I think it will be challenging to sum up the things we looked at, talked about, and completed in this class in a few typed-up paragraphs, but I'm going to try. One of my favorite things about this class was that it allowed all of us to step outside of our comfort zones. I think I can safely say we're all accustomed to writing essays and research papers as a means of analyzing texts instead of creating playlists, podcasts, and visuals. I took Dan’s Contemporary Fiction class last summer and really enjoyed the change of pace the class offered. We did similar assignments – a playlist, a podcast, and a collage. There were variations in our assignments however; the podcast was completed in class and was a group assignment and instead of a video mash-up, we were given the option of a video essay where we included youtube clips from a certain movie and analyzed them as we went along. I went back to that website and looked at my work from that time period and it’s pretty amazing how much better I’ve gotten at the different programs and using them well. In retrospect, my collage assignment from that semester was ridiculously awful... But, I think that is part of a larger theme in this class: learning to adapt and improve just like we all did by revising our projects.
Especially right now the world is becoming increasingly technologically-savvy and because of that, we have more tools at our disposal. I think that's one of the reasons this class is so important -we need to really look at English studies and figure out firstly what falls under that umbrella (or at least attempt to define it) and then, learn to modify the way we look at things in that category so that we keep up with all the new advances while still preserving the great qualities of English studies. I think it's important to avoid looking at this situation in terms of black and white. It's not that English studies will become obsolete if it doesn't incorporate technology into every class room; nor does it mean that English studies will thrive while remaining exactly the same. I think there is some sort of compromise to be made: making space for alternative assignments that incorporate technology while still sticking to traditional methods like reading books and discussing texts in the classroom.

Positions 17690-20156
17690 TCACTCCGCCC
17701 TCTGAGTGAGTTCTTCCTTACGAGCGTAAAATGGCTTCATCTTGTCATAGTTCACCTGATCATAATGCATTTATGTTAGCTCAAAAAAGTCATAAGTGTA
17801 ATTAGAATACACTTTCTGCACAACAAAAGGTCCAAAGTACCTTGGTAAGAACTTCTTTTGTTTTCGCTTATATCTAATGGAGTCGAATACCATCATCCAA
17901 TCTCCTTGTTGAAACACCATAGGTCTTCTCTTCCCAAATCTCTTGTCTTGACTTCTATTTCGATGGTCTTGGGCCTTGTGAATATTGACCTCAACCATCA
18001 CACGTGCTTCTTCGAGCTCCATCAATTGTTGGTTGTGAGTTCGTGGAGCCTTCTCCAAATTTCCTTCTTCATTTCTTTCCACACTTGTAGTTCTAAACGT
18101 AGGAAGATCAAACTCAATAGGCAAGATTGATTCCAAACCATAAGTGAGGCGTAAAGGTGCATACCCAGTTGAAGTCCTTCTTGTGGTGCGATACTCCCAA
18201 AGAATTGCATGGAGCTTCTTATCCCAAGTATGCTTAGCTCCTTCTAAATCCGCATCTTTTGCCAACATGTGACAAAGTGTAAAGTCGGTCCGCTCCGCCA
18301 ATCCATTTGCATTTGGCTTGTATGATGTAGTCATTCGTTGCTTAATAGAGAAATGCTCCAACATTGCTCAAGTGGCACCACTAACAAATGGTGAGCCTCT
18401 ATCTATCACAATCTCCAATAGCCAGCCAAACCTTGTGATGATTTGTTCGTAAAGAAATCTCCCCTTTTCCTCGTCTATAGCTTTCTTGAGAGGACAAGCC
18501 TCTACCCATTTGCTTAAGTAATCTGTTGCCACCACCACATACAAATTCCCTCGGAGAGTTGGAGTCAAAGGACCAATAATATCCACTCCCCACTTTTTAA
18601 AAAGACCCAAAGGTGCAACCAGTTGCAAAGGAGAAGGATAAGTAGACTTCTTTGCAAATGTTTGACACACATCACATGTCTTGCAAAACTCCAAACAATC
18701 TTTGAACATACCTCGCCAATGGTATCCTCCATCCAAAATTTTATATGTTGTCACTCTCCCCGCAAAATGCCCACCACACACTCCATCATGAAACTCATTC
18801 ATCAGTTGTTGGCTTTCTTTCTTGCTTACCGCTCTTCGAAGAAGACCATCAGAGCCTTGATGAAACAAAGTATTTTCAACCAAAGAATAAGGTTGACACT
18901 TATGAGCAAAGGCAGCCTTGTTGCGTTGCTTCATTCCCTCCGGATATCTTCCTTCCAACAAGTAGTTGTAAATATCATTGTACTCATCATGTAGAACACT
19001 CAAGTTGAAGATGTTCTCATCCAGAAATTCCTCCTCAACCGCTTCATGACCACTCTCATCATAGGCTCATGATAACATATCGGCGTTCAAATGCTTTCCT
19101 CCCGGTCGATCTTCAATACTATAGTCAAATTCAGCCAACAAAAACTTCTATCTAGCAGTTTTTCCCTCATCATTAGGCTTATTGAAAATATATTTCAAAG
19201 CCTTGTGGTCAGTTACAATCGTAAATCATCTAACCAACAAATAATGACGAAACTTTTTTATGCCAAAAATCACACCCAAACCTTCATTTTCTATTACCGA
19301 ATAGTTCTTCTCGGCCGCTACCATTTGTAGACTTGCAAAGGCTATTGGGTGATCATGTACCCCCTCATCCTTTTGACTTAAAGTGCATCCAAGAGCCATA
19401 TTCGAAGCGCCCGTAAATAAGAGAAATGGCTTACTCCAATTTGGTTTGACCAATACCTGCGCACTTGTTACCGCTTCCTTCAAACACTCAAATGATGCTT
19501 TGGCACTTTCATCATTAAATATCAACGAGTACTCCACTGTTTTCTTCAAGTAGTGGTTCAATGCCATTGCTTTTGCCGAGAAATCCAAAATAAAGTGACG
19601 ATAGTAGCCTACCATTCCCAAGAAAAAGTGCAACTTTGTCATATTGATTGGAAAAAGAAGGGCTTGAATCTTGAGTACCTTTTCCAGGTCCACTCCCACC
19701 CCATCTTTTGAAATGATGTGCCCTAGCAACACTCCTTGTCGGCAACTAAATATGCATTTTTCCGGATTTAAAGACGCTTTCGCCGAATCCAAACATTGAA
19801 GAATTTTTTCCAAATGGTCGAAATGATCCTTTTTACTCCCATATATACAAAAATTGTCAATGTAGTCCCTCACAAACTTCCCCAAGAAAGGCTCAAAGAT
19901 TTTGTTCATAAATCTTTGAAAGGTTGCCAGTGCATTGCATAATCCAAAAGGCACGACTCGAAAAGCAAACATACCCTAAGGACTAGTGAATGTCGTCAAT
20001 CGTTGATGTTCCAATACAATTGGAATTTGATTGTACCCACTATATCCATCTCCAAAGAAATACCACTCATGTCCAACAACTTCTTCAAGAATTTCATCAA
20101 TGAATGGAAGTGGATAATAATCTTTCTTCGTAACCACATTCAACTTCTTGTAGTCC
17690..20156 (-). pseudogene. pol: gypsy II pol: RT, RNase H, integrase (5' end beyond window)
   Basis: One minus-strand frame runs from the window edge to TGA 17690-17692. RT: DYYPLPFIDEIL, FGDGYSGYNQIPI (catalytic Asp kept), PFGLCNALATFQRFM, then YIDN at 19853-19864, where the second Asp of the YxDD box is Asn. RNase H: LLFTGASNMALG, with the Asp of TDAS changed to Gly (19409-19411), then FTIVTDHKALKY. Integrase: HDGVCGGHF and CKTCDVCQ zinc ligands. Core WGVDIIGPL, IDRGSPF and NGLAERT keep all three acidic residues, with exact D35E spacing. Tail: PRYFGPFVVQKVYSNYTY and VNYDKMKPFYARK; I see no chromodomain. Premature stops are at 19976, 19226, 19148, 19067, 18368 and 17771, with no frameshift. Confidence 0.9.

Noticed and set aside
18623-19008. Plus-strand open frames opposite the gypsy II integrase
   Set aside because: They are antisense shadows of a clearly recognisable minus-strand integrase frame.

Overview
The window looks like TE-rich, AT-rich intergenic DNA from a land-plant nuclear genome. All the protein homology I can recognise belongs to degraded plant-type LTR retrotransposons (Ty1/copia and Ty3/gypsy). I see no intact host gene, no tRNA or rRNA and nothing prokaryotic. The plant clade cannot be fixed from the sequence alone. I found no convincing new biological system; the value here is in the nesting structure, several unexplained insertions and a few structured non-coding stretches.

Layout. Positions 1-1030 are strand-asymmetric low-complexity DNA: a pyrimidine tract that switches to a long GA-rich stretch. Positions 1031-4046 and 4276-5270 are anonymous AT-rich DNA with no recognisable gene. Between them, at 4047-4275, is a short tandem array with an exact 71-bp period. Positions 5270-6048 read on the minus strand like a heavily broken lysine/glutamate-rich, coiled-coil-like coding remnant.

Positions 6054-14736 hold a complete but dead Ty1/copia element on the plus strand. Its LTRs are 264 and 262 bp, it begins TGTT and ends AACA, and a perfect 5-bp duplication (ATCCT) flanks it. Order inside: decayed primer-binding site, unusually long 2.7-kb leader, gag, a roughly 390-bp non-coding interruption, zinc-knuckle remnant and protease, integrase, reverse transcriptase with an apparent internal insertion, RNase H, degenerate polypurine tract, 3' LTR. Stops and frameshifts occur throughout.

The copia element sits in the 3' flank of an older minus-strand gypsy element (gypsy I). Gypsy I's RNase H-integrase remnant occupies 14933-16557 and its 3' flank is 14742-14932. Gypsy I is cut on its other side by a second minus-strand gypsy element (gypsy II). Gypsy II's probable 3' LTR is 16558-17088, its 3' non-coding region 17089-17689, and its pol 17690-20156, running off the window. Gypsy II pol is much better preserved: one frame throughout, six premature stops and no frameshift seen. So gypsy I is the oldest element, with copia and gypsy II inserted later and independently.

One thing I found particularly interesting about this class was the way that ideas were recycled and expanded upon to create new outcomes. I know I definitely took ideas- from layouts to comments- from many of you to create the things I posted on our blog. I think this applies to English studies on a larger scale because understanding texts and different pieces of literature is, at this point, one big compilation of many different ideas and points of views. There is definitely something to be said about a collective effort to create a final draft of any assignment. A lot of times, I think we look at the re-working of other people's ideas in a negative light and we have to err on the side of caution when it comes to copyright infringement and making sure to cite those who influenced us. While it's definitely important to give credit to those who inspired an idea, I think there's space for a different point of view about this sort of thing. Personally, I really like the thought of ideas constantly being recycled and renewed and I think there is something really nice about that never-quite-final mixture.
My favorite part of the class was reading No Country for Old Men and then watching the movie. I really liked seeing how the Coehn brothers interpreted the film versus the way I imagined it playing out in my head. I also liked viewing a text in two distinctly different mediums rather than just the traditional way of reading the book and then discussing it in class. I had read the novel before for fun but I enjoyed re-reading, analyzing, and getting inside the character's heads (especially Chigurgh because he was so complex). I thought No Country was a fantastic book and reading it was a nice interlude in-between all of the computer work.